I wake up in the darkness. It’s night outside, the wind howls, and I can hear the call to prayer. But it’s not just one. There seem to be at least two or three mosques in the vicinity, and their prayer calls are overlapping. All of them are calling for god, and they all end up sounding like ghosts. I go back to sleep.
When I have breakfast with Emine and Hasan, the Georgians who have taken me in for the night, I realize that they don’t seem to have a lot in common with the people I’ve met in Georgia. They, and the other people I’ve talked to in this village, seem to be more like Turks who also speak Georgian. They don’t really eat Georgian food, they have never been to Georgia, and even their names are Turkish.
Either way, Emine and Hasan are very nice. They live quietly in a big house, and their best days are when they have guests over. The grandkids come on the weekends. They all live in the city, but Emine and Hasan prefer to stay here, in the tranquility of their village.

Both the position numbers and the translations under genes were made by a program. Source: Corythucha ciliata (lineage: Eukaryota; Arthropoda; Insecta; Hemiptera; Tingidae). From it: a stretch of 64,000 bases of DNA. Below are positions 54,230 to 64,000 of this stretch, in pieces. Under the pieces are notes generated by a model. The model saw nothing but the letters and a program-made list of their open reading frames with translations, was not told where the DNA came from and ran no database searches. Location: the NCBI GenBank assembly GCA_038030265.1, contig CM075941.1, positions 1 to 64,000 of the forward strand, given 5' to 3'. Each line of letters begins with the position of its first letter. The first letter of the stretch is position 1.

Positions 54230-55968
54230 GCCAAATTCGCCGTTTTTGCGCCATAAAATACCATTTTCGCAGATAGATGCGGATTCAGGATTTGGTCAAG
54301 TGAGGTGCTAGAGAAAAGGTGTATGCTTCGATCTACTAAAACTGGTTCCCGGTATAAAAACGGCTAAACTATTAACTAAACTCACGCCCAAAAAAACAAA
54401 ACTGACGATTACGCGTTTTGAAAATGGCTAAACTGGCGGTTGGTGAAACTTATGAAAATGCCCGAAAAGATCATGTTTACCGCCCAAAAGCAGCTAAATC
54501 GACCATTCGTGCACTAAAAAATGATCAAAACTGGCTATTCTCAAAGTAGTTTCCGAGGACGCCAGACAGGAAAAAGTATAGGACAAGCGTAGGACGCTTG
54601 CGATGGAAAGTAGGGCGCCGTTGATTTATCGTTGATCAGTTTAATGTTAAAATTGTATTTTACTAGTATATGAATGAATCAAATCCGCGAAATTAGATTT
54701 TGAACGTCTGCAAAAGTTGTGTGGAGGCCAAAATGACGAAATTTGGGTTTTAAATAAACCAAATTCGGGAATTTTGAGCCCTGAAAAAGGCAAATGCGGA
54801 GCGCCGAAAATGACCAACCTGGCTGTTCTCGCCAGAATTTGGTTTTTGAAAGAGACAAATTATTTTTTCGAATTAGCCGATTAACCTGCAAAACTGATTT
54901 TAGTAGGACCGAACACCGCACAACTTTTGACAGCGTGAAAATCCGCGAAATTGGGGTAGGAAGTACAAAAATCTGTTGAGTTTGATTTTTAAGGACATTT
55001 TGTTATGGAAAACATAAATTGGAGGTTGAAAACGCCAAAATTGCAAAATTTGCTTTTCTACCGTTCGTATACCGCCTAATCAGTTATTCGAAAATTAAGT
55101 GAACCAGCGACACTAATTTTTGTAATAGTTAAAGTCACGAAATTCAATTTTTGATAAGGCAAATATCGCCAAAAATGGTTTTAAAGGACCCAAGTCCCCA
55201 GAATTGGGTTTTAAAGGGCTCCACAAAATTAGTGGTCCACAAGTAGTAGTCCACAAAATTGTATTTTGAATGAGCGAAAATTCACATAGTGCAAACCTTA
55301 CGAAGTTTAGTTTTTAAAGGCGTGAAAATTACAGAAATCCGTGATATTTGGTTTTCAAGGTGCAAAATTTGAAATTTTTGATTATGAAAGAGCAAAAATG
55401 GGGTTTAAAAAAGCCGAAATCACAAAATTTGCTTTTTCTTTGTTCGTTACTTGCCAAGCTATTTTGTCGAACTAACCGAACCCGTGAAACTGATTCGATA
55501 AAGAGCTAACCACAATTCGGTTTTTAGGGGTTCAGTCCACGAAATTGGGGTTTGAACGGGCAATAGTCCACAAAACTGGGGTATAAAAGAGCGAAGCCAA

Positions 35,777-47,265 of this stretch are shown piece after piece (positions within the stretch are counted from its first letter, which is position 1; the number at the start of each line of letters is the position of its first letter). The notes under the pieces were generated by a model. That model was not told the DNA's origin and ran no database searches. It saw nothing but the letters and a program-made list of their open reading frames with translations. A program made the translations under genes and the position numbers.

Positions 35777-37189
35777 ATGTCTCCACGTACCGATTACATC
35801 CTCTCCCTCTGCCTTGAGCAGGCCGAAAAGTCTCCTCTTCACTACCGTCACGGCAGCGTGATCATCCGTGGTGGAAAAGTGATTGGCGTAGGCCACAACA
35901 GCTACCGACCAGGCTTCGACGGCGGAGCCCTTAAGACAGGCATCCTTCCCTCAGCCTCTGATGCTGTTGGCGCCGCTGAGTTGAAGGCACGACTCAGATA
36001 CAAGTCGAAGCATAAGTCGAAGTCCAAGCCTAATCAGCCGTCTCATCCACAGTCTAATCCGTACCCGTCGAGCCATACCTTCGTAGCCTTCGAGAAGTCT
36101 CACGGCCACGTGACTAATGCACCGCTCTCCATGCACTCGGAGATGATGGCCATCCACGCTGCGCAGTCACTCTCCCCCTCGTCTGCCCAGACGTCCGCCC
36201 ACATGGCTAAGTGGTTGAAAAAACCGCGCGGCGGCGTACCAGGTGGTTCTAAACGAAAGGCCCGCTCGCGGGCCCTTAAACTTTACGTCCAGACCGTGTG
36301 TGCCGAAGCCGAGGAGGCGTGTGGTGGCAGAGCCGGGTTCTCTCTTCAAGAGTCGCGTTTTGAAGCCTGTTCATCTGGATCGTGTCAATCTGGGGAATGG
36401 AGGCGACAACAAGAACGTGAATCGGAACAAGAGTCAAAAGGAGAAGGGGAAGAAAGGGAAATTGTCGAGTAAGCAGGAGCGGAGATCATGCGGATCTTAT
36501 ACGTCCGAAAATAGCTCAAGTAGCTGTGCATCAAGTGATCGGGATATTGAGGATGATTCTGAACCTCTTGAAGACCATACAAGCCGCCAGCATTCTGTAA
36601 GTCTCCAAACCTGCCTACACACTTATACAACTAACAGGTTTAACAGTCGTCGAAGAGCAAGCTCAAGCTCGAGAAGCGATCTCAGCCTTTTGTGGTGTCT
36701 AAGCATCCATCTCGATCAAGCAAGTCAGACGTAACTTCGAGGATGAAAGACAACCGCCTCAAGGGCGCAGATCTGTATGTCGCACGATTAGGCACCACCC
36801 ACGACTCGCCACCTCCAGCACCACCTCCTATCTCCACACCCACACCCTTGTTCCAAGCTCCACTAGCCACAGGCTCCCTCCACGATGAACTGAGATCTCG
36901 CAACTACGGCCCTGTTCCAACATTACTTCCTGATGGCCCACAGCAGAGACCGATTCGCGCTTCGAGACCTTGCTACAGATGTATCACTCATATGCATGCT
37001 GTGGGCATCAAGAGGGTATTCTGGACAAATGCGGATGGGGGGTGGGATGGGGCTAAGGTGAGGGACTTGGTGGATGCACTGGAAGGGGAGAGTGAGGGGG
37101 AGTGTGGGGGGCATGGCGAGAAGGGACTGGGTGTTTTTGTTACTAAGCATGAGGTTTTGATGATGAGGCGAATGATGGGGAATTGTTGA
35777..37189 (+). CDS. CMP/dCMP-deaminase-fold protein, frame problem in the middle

After leaving them I walk on dirt roads for a while, then I fall back into the highway like an autumn leaf into a river. The road takes me to Ünye. On the way there it gets so cold that I have to wear my sweater under my windbreaker, and I still feel a bit chilly. It rains, and the Black Sea is tumultuous.
Then there’s a bike lane. It doesn’t really have an on-ramp, but it’s nice, and there is a guardrail protecting it from the road. So I walk on the bike lane for a while, and I am quite happy with it until there is a bridge with a lamp post blocking the way.
Whoever was responsible for this must have never touched a bicycle in their lives.
Ünye itself is nice, though. It has a long beach promenade, and there are lots of friendly street dogs who are constantly trying to bone each other on the sidewalks. One of them takes a dump and then does something unexpected: he sits down in the grass and slides around on his butt as if he was trying to wipe it clean. Some people laugh, and one man tells me: “our dogs are smart.”
Great, I think. Maybe one of them should have designed the bike lane.